7 Rules for Successfully Soliciting Your Board
Getting the financial support of your board doesn't really need to be such a huge challenge. If you just take charge behind the scenes, you can really make it happen. And it just might be easier than you think.
It's our own fault when board members do not give 100 percent. The real issue is that we often don't set up their solicitations in the right way.
Here's how to make the process simple and successful:
1. Show why board members need to give generously
The importance of board member participation in giving is rarely explained properly to members. Instead, the issue of their giving is apologized for, sneaked up on or swept under the rug. Most board members know that their cash contributions lend vital credibility to your fundraising efforts. They know they are supposed to give. Their heads are not in the sand.
2. Be totally clear about expectations
Be sure the board members themselves agree on the expectations. Make sure that the commitment to give is written in plain English, in black and white, for everyone to see. Do not stop there, however. You and your board leaders must also talk out loud about it, and often.
3. Set up the ask correctly. Get board members to solicit other board members
Never get in the situation of asking your board members yourself. It is hard for you as a staff member to have a conversation with your board members about their giving without it lapsing into the wrong tone. Let the board members be in charge of this! (But you run things behind the scenes.)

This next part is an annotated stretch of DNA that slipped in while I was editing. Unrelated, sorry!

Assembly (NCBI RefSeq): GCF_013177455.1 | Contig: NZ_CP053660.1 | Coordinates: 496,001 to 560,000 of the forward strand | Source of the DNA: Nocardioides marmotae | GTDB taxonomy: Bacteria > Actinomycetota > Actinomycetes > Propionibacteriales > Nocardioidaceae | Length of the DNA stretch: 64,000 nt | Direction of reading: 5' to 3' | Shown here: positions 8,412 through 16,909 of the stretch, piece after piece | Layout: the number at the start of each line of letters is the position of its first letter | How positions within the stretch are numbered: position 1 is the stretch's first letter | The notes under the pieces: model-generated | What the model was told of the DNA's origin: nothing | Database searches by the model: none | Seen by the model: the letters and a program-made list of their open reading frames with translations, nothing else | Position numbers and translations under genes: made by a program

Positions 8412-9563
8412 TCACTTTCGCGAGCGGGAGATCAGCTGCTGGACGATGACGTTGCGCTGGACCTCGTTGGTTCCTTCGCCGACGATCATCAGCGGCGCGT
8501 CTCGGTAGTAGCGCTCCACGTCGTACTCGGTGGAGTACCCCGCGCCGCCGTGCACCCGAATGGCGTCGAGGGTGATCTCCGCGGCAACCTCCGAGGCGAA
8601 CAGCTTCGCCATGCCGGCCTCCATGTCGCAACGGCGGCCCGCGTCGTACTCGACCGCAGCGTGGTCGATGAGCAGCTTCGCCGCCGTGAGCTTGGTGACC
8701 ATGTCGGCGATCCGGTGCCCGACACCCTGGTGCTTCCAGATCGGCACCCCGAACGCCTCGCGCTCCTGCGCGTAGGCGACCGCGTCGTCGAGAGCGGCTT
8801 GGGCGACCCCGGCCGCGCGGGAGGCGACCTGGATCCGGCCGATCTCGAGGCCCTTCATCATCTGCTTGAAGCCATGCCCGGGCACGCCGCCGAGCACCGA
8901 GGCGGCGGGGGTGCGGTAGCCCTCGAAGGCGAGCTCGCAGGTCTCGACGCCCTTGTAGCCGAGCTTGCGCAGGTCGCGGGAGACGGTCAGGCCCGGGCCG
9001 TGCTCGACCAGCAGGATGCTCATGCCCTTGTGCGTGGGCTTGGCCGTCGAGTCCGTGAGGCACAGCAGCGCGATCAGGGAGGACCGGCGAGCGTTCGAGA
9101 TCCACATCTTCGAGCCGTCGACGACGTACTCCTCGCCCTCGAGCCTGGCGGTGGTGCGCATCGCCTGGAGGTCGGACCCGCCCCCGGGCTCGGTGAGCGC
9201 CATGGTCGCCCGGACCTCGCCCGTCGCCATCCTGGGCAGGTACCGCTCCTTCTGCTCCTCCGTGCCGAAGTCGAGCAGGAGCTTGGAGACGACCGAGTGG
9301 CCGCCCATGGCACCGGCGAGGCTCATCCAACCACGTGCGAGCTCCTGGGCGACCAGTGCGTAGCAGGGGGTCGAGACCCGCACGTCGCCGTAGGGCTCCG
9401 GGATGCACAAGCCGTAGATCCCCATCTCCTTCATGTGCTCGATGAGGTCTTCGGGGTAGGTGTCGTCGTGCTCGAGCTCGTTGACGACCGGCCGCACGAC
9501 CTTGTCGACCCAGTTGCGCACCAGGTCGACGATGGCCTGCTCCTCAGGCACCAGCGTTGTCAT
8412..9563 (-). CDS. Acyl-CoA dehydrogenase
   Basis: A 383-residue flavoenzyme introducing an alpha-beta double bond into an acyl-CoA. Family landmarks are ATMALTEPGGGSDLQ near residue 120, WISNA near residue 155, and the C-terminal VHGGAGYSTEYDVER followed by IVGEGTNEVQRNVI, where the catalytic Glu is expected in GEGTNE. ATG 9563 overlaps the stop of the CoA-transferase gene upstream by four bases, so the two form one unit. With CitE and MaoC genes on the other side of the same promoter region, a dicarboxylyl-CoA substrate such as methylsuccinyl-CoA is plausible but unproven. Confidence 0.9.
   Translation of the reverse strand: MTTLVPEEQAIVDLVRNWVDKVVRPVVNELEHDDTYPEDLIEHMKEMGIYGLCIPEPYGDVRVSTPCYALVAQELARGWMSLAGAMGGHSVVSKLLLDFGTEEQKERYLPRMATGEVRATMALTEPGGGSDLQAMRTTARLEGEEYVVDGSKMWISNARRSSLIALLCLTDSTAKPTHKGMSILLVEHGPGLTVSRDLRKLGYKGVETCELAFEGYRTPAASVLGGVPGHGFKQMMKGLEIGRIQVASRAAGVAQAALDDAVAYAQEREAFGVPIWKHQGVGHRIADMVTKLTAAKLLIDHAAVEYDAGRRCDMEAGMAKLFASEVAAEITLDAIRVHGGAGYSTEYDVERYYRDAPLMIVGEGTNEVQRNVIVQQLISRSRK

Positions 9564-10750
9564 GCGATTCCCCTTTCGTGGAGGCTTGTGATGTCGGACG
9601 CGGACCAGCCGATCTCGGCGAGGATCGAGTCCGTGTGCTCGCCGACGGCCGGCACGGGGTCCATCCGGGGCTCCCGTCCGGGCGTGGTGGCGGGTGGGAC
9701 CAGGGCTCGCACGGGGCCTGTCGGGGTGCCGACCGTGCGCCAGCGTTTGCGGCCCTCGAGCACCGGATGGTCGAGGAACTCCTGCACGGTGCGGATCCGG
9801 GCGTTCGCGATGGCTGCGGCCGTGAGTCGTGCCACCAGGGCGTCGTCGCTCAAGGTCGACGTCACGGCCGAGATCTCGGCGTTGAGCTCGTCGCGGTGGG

4. Give the subject of board donations lots of visibility
Report regularly on the status of board gifts. Put pledge cards and return envelopes in every board member's packet. They are great reminders. Try setting a deadline for all board gifts to be completed: "We need all board gifts to be in by March 30." That gives you — or your board chair — an excuse to be in touch to follow up.
5. Take charge of the process yourself
Staff has to direct the entire effort like a quarterback behind the scenes. You must take charge. Don't just leave it to chance. But just direct everything quietly — with the board chair or the development committee chair as the front person. Your role is to write the letters, give the board chair talking points, be sure it's on the agenda repeatedly, promote the conversation, publish frequent reports on board gifts to date, and thank the board members early and often for their generosity.
6. Give the members lots of credit and acknowledgment
Remember the power of positive reinforcement. Reward the behaviors you want to develop, and those behaviors will show up more often. Giving ample thanks makes them all feel great and successful. Create an environment of abundance, rather than scarcity, in your handling of board contributions. Creating the feeling will help make the reality happen.
7. Tie the board's gifts directly to your program results
Let the board members know what they are accomplishing through their gifts, just as you do with all donors. Give them meaningful information on the results they have created. If you can get them enthusiastic about what they are actively accomplishing through their work and their personal gifts, you will have lots more money coming from them.
You can take charge behind the scenes and successfully get your board members to give. But it will never happen if you are passive about it!